Power, Influence, and Leadership.
The Godfather (1972), along with Part II (1974) and Part III (1990), make great references for the study of organizational psychology. The Godfather films demonstrated in detail how Vito Corleone started his organization, an olive oil import and trade business in a form of some mafia/gang/organized crime, and survived and prospered the organization through intensive bloody conflicts and power struggle. In the three movie series, the Corleone family built a successful social ecological system in which they could apply maximum influence to the society.
Like Corleone family’s business, the relationships of business leaders and organizations in today’s global economy can be very entangled and intriguing. Dealing with such relationship is the play of psychological games; they must be able to figure out how to strategically play competition, cooperation, power balance, and profit sharing.
In the Godfather films, Vito and his son Michael demonstrated great charismatic leadership capabilities. Charismatic leadership is the capacity to influence group members to contribute to group goals that is seen to derive from the distinctive charismatic qualities of a leader (Haslam, Reicher, & Platow, 2010). In charismatic leadership, a leader uses charisma or charismatic power rather than position power to attract and influence followers. Leader charisma has been defined as “the ability of a leader to exercise diffuse and intense influence over the beliefs, values, behavior, and performance of others through their own behavior, beliefs, and personal example” (House, Spangler, & Woycke as cited in Kwak, 2012, p. 56). The key to charismatic leadership success is to attract and maintain loyal followers because “charismatic leaders need followers that believe and trust in them and their mission” (Sandberg & Moreman, 2011, p. 240).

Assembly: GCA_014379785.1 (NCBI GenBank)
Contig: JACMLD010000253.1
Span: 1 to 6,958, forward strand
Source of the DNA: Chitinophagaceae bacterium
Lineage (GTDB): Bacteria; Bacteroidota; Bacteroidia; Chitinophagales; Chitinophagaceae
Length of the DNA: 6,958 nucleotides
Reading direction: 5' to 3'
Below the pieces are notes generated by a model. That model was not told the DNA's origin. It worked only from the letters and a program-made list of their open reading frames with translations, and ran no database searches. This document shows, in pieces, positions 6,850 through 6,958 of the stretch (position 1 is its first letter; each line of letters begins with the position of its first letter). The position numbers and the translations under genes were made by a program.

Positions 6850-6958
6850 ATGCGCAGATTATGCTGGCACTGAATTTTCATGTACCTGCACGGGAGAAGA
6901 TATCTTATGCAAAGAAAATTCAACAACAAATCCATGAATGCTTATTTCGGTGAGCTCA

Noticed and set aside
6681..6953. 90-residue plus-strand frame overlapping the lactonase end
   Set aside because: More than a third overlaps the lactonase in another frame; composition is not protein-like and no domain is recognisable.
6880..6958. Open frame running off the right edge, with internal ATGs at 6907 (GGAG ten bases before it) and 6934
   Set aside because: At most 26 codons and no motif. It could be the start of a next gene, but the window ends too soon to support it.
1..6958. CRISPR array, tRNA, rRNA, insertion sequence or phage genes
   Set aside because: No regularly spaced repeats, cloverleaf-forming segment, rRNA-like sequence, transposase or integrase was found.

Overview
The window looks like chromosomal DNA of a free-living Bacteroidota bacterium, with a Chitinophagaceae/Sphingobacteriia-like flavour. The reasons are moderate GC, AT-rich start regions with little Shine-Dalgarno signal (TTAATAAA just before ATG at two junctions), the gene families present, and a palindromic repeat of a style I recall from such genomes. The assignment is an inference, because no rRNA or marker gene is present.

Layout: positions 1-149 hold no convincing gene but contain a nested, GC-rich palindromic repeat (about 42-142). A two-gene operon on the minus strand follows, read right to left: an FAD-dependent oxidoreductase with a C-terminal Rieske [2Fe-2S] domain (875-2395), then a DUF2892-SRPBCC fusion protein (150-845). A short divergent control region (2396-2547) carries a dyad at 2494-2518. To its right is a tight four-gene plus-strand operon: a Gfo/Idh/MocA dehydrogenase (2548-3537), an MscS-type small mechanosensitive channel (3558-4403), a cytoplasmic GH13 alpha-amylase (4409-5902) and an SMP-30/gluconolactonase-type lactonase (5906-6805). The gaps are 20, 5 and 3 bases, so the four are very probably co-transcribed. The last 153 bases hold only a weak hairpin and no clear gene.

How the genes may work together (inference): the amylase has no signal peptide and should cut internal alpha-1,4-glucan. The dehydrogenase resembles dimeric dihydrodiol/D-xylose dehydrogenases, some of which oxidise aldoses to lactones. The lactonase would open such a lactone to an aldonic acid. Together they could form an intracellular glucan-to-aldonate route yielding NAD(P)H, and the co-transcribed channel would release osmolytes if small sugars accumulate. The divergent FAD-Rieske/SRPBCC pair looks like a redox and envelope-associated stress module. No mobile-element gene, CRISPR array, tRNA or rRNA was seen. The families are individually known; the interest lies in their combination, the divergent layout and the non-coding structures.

Haslam, S. A, Reicher, S. D., & Platow, M. J. (2010). The new psychology of leadership: Identity, influence, and power. New York, NY: Psychology Press.
Kwak, W. (2012). Charismatic leadership influence on empowered and less empowered followers’ voice: A mediated moderation model. Journal of Leadership, Accountability & Ethics, 9(1), 56-70.
Sandberg, Y., & Moreman, C. M. (2011). Common threads among different forms of charismatic leadership. International Journal of Business & Social Science, 2(9), 235-240.